Important sources of toxicity - to be avoided if at all possible - include pharmaceutical drugs, air and water pollutants, food additives and pesticides. The air we breath, the water we drink, that's where the problem starts. For some of us it is the mercury in our filings that is the straw that breaks the camels back. For others it may be the fluoride in their toothpaste.

The Chronic Fatigue patient is literally overwhelmed, and the causes, as I've described them, seem overwhelming. So. what is one to do about it?

First, you must attempt to avoid the toxins. (But how to decide which are important! We'll come to that.) You may need to work on the household environment (avoid "chemicals", for instance, avoid perfumes); you may need to work on the quality of the air you are breathing (and the manner of your breathing... Let's put aside toxins for the moment. If your breathing is shallow that in itself might account for much of your problem.) You certainly are going to need to improve your diet. Dietary needs, particularly for people suffering from this constellation of diseases, is very particular, individual, but organically grown foods can only help the situation, and indeed are often a crucial part of the package.

There are several aspects to the dietary question. One is the avoidance of toxins - e.g. pesticides and additives. A second is the question of food sensitivities. That is a question in itself to which we could direct a whole essay. Suffice it to say here that a break down and deregulation of digestion (call it dysbiosis or "leaky gut", or whatever) is invariably a part of this constellation of disorders, and need to be addressed.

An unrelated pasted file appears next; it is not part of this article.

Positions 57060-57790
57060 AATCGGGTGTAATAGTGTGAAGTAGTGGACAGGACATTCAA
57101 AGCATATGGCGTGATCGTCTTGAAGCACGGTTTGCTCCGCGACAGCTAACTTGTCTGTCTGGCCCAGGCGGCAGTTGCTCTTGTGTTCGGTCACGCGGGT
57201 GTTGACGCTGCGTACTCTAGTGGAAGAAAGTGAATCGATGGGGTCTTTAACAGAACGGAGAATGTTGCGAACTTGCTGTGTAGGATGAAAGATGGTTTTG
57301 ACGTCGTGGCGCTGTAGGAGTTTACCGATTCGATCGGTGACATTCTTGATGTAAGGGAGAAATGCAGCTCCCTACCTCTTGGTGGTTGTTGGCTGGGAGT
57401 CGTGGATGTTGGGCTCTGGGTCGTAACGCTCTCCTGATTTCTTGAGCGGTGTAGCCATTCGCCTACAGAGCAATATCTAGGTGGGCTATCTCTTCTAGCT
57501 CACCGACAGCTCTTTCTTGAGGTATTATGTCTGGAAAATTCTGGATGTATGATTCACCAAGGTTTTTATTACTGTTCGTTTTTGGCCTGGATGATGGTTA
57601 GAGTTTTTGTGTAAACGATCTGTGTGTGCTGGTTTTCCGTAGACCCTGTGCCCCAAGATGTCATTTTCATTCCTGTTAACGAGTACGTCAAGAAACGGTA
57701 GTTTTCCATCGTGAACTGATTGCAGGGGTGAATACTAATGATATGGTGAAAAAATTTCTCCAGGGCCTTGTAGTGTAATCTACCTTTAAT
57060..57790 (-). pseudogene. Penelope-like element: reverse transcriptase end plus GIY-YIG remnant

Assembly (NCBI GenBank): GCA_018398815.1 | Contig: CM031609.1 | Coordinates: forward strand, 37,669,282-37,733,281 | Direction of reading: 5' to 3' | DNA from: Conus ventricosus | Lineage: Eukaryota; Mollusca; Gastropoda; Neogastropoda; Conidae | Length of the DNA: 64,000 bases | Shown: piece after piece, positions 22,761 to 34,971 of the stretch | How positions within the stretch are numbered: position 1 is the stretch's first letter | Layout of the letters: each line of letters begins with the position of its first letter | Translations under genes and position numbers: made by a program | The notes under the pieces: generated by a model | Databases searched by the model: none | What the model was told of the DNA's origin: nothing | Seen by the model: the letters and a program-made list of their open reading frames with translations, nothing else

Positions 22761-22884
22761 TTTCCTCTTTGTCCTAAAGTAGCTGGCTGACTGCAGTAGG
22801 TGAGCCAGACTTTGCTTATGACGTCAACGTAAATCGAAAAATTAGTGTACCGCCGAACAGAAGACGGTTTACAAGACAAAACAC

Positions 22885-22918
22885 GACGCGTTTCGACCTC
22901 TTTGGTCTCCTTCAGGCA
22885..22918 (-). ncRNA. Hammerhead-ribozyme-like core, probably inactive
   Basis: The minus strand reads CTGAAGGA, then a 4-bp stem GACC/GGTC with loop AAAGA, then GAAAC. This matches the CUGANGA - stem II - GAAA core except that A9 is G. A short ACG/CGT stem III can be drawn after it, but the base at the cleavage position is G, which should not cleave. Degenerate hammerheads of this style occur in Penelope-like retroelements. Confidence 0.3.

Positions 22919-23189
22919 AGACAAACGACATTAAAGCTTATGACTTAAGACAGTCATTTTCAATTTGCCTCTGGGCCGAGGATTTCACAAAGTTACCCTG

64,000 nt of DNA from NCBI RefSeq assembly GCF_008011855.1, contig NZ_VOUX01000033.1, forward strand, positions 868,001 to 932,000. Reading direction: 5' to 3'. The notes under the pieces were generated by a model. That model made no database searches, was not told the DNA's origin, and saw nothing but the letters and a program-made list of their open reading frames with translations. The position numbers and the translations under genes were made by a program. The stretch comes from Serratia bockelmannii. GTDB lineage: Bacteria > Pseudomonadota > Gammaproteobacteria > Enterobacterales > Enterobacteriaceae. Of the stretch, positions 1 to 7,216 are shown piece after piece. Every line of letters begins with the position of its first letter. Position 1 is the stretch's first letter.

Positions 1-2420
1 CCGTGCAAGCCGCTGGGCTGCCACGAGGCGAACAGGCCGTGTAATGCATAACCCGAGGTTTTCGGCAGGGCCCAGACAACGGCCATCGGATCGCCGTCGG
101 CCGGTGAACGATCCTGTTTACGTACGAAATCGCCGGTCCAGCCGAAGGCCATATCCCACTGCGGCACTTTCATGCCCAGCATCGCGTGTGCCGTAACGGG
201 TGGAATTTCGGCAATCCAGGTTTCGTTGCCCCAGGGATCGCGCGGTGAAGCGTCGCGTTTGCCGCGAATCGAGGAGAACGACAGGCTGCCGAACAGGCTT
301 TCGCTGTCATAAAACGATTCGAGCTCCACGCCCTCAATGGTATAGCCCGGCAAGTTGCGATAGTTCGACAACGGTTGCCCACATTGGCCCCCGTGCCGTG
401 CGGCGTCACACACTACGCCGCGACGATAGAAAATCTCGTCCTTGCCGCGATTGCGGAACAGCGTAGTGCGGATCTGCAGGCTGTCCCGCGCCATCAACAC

A third aspect of the dietary question is the problem of nutritional deficiencies. This too needs to be addressed. I recall an acquaintance, a well-known teacher of energy medicine, who suffered from CFS for a number of years during which time she consulted innumerable practitioners. Finally one diagnosed a deficiency of a single mineral micronutrient, and with the supplementation of this to her diet she quickly recovered.

Clinical Ecology (an unorthodox branch of medicine which deals with environmental disorders) uses the analogy of a bucket to describe the body and its illnesses and stresses. We start to fill this bucket with those myriad stresses we are surrounded by. Any added stress might be the one to cause the bucket to overflow and produce symptoms.

But how do we decide where the major problems lie. In large part this depends upon an intelligent interpretation of the patients medical history. In part too it depends on intuition and, I'm afraid to say, on luck. But there are some tools we can use as well. First there is hair-analysis with which (though its reliability is controversial) we can look for mineral toxicity and deficiencies. Then there are the various divining devices that can be used to guide us through this tangle of possibilities. Electodermal testing can be used to divine where the problems lie, or you can employ muscle testing, or pendulum. Divining is a way in which we bypass the conscious mind to tap into the various sources of preconscious knowledge. If you are looking where to dig a well, divining is often the best way to find the water. Divining, then, (for those who feel comfortable with it) can be used to find a path through this jungle.